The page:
I Didn’t Mean What You Heard

“The biggest problem in communication is the illusion that it has taken place.”
— George Bernard Shaw

If you’ve you ever had a conversation, thought you understood what was said and assumed you had agreement only to later discover that you had a problem instead, you’ve experienced this illusion.

I Didn’t Mean What You Heard is an experiential workshop in which participants will have opportunities to explore the elements of effective communication, which has two equally important components: Sending and Receiving. Effective Communication does not exist if one component is not working or is missing.

Participants, will learn and practice the tools in large and small group activities that will enhance their communication and improve the chances that they are not only heard and understood but also that they hear and understand others. They will:

  • See how the words they use often do not have the same meaning to others that they do to them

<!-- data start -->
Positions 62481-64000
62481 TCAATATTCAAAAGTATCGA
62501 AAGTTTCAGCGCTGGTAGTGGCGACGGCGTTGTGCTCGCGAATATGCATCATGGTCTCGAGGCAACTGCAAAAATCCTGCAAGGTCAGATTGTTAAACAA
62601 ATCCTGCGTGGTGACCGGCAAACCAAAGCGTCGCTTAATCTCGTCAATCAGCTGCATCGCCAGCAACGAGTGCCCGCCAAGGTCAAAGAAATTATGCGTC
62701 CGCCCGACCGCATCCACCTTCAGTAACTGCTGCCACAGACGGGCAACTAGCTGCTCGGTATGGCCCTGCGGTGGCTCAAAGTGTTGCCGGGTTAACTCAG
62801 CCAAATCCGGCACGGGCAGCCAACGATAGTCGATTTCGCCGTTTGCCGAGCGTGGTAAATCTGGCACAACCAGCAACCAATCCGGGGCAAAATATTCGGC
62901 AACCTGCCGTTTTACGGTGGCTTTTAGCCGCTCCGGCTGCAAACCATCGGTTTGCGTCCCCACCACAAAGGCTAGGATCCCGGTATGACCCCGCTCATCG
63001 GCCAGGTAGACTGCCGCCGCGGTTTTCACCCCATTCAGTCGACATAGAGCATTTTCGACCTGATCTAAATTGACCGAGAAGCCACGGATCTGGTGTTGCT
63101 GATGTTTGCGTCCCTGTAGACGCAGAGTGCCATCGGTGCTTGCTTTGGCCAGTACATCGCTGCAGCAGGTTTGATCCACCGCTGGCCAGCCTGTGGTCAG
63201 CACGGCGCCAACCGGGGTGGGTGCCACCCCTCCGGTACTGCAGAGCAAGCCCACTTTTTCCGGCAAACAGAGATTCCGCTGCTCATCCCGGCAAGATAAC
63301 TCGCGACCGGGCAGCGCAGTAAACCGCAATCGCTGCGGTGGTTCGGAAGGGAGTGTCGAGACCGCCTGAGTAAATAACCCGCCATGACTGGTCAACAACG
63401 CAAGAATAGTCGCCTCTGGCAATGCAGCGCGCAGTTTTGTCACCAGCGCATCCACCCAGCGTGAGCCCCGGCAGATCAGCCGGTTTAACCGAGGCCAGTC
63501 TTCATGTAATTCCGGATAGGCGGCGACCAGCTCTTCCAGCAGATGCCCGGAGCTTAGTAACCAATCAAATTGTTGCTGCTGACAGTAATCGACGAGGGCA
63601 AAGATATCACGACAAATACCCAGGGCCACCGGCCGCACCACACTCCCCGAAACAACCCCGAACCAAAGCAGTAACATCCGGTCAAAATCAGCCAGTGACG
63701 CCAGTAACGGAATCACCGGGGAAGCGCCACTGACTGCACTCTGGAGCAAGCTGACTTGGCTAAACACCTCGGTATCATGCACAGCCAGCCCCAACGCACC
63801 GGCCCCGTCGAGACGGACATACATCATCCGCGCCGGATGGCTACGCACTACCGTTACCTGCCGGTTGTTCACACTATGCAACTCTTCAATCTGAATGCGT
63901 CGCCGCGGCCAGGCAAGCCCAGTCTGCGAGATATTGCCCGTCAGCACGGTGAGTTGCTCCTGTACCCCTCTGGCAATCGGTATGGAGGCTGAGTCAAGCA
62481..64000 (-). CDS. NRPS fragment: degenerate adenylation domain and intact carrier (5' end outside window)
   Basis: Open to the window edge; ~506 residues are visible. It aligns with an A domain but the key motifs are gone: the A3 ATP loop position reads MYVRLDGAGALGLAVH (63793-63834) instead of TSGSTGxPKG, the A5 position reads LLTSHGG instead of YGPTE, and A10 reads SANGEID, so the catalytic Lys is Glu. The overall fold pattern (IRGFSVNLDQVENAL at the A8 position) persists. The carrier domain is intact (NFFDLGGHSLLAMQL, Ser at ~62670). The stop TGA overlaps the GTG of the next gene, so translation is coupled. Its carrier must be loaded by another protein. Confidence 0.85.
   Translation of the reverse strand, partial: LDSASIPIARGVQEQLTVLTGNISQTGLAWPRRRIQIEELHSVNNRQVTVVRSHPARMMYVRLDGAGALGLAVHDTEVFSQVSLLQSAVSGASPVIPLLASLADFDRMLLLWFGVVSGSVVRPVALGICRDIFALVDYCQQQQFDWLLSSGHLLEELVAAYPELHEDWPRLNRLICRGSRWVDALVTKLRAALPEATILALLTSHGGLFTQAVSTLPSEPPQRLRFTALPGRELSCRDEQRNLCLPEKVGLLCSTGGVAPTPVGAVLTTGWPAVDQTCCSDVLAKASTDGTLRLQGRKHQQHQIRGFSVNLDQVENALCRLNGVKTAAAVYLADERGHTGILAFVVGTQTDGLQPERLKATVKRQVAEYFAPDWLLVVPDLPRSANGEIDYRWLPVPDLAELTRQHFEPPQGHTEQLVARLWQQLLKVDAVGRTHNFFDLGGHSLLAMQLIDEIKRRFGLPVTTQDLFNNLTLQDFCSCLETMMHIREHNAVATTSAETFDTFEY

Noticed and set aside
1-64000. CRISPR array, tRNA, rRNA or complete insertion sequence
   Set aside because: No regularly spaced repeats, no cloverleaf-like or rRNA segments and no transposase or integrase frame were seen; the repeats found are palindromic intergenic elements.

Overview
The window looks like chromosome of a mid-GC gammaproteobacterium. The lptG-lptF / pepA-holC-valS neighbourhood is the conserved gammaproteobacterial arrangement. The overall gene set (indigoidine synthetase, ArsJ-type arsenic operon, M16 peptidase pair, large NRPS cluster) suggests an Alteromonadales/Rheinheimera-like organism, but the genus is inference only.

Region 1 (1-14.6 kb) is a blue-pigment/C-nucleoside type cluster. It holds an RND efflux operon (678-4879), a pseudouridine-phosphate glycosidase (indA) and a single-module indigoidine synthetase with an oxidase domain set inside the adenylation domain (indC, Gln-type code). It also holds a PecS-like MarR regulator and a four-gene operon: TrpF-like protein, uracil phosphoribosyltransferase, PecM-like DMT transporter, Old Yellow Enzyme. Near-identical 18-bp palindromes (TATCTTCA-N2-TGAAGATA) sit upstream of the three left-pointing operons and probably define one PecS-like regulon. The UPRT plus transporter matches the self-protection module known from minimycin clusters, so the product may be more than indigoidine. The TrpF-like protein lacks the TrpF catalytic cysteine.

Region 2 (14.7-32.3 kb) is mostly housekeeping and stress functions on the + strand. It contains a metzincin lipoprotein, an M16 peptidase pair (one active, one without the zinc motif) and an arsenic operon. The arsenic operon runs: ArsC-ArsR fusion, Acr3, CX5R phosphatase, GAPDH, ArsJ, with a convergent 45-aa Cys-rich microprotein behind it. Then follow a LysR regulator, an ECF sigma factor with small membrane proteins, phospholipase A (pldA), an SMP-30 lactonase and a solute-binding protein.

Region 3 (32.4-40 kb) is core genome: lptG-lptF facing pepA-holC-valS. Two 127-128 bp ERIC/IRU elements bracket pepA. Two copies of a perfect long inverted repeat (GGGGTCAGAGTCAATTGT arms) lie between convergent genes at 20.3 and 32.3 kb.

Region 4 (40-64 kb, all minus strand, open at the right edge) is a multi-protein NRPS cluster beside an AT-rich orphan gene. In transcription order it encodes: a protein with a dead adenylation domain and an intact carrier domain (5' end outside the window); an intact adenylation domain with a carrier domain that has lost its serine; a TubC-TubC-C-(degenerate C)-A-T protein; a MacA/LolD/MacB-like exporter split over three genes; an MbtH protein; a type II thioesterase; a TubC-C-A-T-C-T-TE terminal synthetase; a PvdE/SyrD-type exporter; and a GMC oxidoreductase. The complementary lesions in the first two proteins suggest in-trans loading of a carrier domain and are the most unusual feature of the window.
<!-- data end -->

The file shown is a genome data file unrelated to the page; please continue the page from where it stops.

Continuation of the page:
• Learn how the right question heightens communication
  • Discover how to deliver constructive feedback
  • Experience the power of profound listening

Participants will receive course material they can put to use immediately in both professional and personal environments to take their communication to the next level, minimize major communication stumbling blocks and increase their sending and receiving effectiveness.


Participants will experientially explore the components of effective communication, and learn how to:

  • Know if what they meant was heard.
  • Determine if the words they use are interpreted differently by others
  • Understand their own communication style and how to adapt to successfully interact with the other three styles.
  • Phrase questions that get information, do not put people on the defensive and promote positive interaction
  • Deliver constructive feedback that is clear, concise and constructive so that it can be heard
  • Tune in on their “self-talk”, and discover the effect it has on them and their productivity
  • Use the Empathetic Listening Model to build bridges, get individuals and groups unstuck, and focus on the future instead of the troubled past or present.


People who have participated in this workshop have reported that they

  • Are more successful in their interactions with their colleagues,
  • Have a better understanding of each other’s issues,
  • Are more effective as a team,
  • Feel better about themselves and each other,
  • Are more willing to accommodate each other’s needs.